At the beginning of the season, coach Danny Cronic admitted that while hopes were high, and expectations were not.
Some wondered if the Eagles would be able to win at all during their first season. After losing their first two games of the season, the coaches and players began talking about how much they would have to do in order for the season to be considered a success.
Then Reinhardt started winning.
First it was at Kentucky Christian, then an upset at Faulkner. The Eagles returned to Ken White Field the following week, beating Bethel, and another victory at Union opened the month of October before the winning streak was pushed to five with a homecoming win over Belhaven.
Reinhardt began to climb in the NAIA coaches’ poll, and players, coaches and fans alike began to think of all the possibilities. Suddenly, hopes were high for the Eagles.
Reinhardt led the then-No. 2 team in the country, the University of the Cumberlands, by nearly three touchdowns late in an Oct. 26 game and the crowd in Waleska was thinking upset.
Then, it all slipped away.
Cumberlands rallied to win 28-24. After a week off, Reinhardt then lost to Cumberland University, 40-28 — likely dashing its hopes of reaching the playoffs.
Cronic said it’s time to evaluate the expectations as Reinhardt preferred for its final game of the regular season, today at Campbellsville (Ky.).
“Right now, we have had raised expectations,” Cronic said. “At the beginning, anything we did was outstanding. Now, if we don’t finish it off, we aren’t very good. There is a difference now, but you know what, that’s a good thing. That means we are better.”
Along with the increased expectations, Cronic saw his players tighten up on the field. He points to the increase in balls dropped by receivers.
“We haven’t played quite so loose,” Cronic said. “We have played a little protective. We haven’t been trying for that to happen, but it has a little bit. At the beginning of the season, we weren’t so concerned about making a little mistake. It’s a little different set of pressures that go along with it.”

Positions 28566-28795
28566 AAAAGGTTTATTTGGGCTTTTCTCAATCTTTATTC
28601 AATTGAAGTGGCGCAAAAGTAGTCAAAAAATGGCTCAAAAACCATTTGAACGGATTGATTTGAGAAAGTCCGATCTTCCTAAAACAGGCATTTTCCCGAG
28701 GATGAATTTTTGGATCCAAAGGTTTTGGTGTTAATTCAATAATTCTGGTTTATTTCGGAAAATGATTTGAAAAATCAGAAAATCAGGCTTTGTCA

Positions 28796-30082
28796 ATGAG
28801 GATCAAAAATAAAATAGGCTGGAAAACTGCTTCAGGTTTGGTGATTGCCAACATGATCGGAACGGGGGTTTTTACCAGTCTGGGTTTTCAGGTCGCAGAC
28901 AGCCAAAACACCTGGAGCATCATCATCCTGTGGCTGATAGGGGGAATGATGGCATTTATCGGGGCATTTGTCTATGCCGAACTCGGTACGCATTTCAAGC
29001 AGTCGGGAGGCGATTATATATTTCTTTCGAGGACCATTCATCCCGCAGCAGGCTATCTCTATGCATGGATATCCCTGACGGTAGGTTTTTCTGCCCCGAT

Cronic said the Eagles played like they had nothing to lose at the beginning of the season. No one expected anything of them.
“Then they realized they had something to lose,” he said.
Reinhardt (5-4, 3-1 Mid-South West) does still have something to earn. If it can beat Campbellsville, it would have a winning record and the division title.
For the Eagles to win the West, they will have to do so without one of their top defenders. Defensive end Tevin McCoy was ejected last week after throwing a punch in retaliation after having his helmet ripped off in the first quarter.
According to Mid-South rules, McCoy must sit out today’s game.
Reinhardt appealed the suspension, but it was denied.
Cronic, who thought it was unfair that McCoy would miss the game of the season after reacting poorly under pressure, said the Eagles will have to shift some things around to compensate for the lack of pass-rushing.
In order to focus the team on today’s game instead of allowing them to look backward, Cronic has reminded them all why they went to Reinhardt.
“They all came here to play football,” he said. “I remind them of how much more there is. We are all disappointed when we don’t win, but we also want to continue to play at a high level. We have to remember that we all came here to play football, and we are still getting to do that.”